HackISU is a 36 hour programming competition focused on the technology and computer/software industries. Over 250 students come to HackISU to learn new things and build cool projects for an entire weekend. The event is free, and inclusive to students of all programming abilities.
If you are interested in sponsoring, you can send an email to email@example.com
HackISU is 100% funded by sponsors. Our sponsors help us to provide meals for hundreds of students during the event, as well as buying swag/prizes for the best hacks. They also allow us to provide monetary reimbursement for students traveling from other schools to Ames to attend our hackathon. Sponsors can help students learn by giving tech talks during the event, and also participate as mentors for hackers.
T-shirts, stickers, water bottles, mugs, or external battery packs that typically have some branding and advertising on them.
A prize given away by the sponsor for reasons of which they define (best use of their api, most innovative in _______ sector, best entrepreneurial hack, etc)
Yes, unless you would like us to handle that for you.
Having a booth means that hackers will see that you’re there! They’ll know where you are if they want to ask you any questions during the hackathon. The booth also serves as your home-base during the event for any recruiters/mentors participating.
There’s no set schedule for when recruiters or mentors have to be at their booth. We highly recommend having someone there when the event begins on Friday evening as well as Saturday afternoon. Having a presence on Friday evening is important because that is when students are not busy hacking yet, so they will have time to talk with you about your company, any prizes you’re offering, and ask you about job/internship opportunities. They are also starting to form their project ideas - they’ll want to talk with you about how to win your prize! Saturday afternoon is when hackers will be busy hacking...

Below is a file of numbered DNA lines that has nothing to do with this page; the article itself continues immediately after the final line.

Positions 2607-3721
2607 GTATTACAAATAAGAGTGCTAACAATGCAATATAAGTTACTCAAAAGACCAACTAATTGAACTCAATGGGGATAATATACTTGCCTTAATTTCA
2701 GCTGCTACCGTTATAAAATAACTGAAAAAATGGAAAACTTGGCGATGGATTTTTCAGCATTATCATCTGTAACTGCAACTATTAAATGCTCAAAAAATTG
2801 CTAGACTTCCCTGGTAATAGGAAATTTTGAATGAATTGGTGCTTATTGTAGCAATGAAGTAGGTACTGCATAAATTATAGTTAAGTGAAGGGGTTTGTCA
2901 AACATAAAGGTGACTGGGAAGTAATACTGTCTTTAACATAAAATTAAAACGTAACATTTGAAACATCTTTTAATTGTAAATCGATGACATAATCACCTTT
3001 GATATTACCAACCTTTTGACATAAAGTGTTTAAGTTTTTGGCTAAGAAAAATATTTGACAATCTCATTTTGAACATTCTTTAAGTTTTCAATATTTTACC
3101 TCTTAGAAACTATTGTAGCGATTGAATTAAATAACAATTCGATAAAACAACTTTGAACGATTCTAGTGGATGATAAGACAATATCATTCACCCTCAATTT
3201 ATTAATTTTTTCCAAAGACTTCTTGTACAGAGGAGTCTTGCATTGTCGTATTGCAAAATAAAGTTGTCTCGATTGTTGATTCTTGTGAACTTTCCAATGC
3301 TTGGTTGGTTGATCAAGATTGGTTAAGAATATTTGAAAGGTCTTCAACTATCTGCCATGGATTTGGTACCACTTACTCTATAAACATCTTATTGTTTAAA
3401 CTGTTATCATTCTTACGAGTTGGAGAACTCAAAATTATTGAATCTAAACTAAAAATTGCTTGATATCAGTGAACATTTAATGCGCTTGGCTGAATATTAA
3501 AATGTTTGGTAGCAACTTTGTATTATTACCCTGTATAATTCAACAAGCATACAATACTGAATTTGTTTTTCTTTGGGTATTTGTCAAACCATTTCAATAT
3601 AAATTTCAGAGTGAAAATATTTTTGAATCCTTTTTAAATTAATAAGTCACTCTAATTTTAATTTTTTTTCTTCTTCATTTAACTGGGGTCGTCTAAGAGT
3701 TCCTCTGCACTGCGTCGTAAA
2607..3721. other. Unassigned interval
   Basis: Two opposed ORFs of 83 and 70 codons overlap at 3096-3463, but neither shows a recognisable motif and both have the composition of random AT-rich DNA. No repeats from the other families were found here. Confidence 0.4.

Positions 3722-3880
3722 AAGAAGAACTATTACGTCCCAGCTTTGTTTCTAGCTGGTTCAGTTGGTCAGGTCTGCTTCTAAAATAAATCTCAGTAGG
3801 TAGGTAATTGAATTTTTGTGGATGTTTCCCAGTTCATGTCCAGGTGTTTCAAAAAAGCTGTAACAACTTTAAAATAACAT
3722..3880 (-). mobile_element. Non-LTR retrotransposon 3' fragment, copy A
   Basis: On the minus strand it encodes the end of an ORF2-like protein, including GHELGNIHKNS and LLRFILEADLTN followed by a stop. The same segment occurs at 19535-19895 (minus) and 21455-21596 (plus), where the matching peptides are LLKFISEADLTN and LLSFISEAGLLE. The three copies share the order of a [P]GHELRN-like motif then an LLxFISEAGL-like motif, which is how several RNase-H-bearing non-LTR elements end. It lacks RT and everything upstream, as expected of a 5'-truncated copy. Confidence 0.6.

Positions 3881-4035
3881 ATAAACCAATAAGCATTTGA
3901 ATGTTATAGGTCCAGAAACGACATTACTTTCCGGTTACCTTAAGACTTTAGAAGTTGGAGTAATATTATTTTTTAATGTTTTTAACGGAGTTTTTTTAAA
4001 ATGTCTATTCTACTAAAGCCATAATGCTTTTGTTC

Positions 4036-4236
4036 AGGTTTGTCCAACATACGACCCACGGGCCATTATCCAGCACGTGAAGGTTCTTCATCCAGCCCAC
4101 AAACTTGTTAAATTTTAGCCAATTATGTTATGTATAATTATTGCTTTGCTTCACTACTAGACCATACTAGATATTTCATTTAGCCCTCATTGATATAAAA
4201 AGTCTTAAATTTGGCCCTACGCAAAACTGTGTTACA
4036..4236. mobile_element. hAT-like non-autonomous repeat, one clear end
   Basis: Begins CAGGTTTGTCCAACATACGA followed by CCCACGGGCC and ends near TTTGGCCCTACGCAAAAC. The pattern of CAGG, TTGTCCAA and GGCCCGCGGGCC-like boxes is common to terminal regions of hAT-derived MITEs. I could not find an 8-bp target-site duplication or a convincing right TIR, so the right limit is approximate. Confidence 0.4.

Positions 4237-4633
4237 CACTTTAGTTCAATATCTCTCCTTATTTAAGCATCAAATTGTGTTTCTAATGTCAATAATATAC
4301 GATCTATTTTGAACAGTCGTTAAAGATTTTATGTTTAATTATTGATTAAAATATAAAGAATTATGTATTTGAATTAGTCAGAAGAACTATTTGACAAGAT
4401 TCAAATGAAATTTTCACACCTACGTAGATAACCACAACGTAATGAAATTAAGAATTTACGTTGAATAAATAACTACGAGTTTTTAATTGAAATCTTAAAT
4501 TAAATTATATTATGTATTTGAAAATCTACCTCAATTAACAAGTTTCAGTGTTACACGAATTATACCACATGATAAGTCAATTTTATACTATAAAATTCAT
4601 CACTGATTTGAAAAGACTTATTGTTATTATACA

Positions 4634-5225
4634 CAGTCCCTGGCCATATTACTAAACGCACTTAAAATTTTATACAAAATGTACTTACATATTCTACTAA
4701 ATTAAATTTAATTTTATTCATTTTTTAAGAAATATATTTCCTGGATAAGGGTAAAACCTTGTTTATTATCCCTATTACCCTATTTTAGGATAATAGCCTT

We will have a general swag table where we will put any swag/recruiting materials you’d like to give us.
Mentors are the lifeline for hackers. Most people are working with topics or tools that they’ve never touched before, so mentors can help with sticky situations, and keep teams moving to create amazing projects. Mentors are also your most direct interaction with event attendees. They’re great opportunities to talk about your sponsor prize, event, or API. We’ve heard countless stories of people getting help right as they’re about to quit, and are then helped by a timely mentor who makes a real positive impression in the hacker’s weekend. Those are the moments that stick around after HackISU is over.
We’re happy to have as many mentors as you’d like to bring along. The more the merrier. It’s great to have a variety of mentors with skillsets in everything from embedded systems to mobile to web development.
Nope! Mentors can spend as much or as little time as they’d like at the event, but prime time for mentors is Friday from 8pm - midnight as people are exploring their project ideas and Saturday from 10am - midnight as hackers are starting to get into the gritty details of their projects.
Events at HackISU are fun ways for hackers to take a break from staring at their project and enjoy a lighthearted game or activity. Examples of fun events are cup stacking, handing out caffeinated goodies, technical challenges or brain teasers, and any kind of career help. This is a great opportunity to access hackers in a situation where they’re not preoccupied with the bug they’re trying to fix.
Lightning talks are short (~15 minutes), technical presentations geared to provide hackers with an intro into a useful tool, framework or API. These are a great way to take some tool you love to use, and give students some information about how they can use it for their hacks. Lightning talks are also great places to show of your API and create some buzz around your company prize.
Tech talks are mid-length (~30 minutes) presentation that are best used to go over some programming concept, API, or tool. Talking about open source contribution, how to build usable libraries, or some quick ways to dabble in machine learning are some examples of tech talk topics. The longer time allows for an in-depth look at whatever you’re showcasing, but it should still be something that an attendee could use at the event or explore more on their own after HackISU.